Bear Hibernation

Bear hibernation is very different from most hibernating mammals. They don’t awaken and feed at any time during their hibernation. They seem to shut down many of their biological systems almost entirely. This shut-down includes their kidneys.

Once bears hibernate, they cease to urinate. The blood supply to the kidneys is greatly reduced, and almost all fluid movement in the kidneys stops. Under most conditions, such a stoppage would cause damage to the kidneys and produce toxic conditions in the body. Amazingly, none of this happens. Tests show no measurable changes in the chemical make-up of the blood and no accumulation of waste products.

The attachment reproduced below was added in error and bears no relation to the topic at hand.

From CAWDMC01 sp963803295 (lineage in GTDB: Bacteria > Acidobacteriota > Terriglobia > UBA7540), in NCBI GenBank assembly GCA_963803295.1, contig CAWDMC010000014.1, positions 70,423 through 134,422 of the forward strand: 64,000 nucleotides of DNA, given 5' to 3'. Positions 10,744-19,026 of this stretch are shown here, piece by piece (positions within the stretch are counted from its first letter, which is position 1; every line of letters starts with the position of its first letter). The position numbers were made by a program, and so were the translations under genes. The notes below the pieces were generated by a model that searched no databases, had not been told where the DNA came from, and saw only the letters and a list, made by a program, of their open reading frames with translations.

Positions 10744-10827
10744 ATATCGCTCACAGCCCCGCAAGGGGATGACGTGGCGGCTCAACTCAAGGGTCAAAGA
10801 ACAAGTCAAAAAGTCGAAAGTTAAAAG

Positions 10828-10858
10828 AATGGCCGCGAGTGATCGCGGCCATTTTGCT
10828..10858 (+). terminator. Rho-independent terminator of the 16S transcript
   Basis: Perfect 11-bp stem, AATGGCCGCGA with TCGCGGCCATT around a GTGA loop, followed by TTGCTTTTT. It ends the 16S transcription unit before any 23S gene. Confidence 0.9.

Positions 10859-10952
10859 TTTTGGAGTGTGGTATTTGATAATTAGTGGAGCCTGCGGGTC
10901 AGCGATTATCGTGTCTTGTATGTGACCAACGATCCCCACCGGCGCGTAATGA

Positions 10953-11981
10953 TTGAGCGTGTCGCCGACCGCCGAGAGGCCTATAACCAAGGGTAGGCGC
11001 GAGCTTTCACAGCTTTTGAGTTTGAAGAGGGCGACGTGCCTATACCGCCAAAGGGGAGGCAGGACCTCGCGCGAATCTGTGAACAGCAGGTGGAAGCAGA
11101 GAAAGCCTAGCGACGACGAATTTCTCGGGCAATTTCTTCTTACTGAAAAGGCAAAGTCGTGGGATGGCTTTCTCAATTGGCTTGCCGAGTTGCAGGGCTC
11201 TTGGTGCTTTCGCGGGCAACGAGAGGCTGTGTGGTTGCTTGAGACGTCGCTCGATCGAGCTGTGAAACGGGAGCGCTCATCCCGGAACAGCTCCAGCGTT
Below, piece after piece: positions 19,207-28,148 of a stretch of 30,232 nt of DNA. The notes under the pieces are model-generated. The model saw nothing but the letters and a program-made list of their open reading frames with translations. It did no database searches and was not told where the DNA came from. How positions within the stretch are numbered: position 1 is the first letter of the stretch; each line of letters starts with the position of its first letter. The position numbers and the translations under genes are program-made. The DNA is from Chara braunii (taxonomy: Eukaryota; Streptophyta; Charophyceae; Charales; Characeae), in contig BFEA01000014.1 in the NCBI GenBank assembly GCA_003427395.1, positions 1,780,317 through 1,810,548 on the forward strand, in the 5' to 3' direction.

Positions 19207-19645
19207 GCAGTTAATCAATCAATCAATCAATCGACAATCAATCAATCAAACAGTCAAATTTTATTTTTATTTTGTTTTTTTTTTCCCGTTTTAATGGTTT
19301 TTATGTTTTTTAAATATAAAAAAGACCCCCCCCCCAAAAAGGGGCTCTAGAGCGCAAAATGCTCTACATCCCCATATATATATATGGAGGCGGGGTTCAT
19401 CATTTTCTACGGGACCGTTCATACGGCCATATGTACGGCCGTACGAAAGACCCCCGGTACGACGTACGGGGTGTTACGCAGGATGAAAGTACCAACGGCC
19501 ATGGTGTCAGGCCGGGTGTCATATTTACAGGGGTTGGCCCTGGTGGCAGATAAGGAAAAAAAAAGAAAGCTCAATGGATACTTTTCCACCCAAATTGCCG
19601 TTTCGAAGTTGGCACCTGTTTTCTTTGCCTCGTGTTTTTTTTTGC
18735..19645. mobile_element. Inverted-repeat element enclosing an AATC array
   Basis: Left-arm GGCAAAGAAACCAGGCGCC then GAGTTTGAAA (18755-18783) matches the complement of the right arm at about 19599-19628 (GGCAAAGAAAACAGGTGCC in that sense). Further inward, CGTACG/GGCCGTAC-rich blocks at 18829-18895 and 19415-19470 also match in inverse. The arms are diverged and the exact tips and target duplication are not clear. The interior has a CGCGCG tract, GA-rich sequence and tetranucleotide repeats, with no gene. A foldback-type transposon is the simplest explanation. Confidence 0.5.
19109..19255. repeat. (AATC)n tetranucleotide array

What a great advantage this shut-down is to the bear. Not only does it rest the kidneys and conserve energy consumption in the bear’s body, but it also eliminates dehydration. If the bear released water and did not replace it, the bear would eventually die. In the deep sleep of hibernation, there is no way to replace the water.

Bear hibernation is a very complex way of conserving energy, protecting the bear, and protecting the bear’s potential food from over-consumption. The design of such a system shows incredible wisdom and design by a Master Designer.
© Roland Earnst

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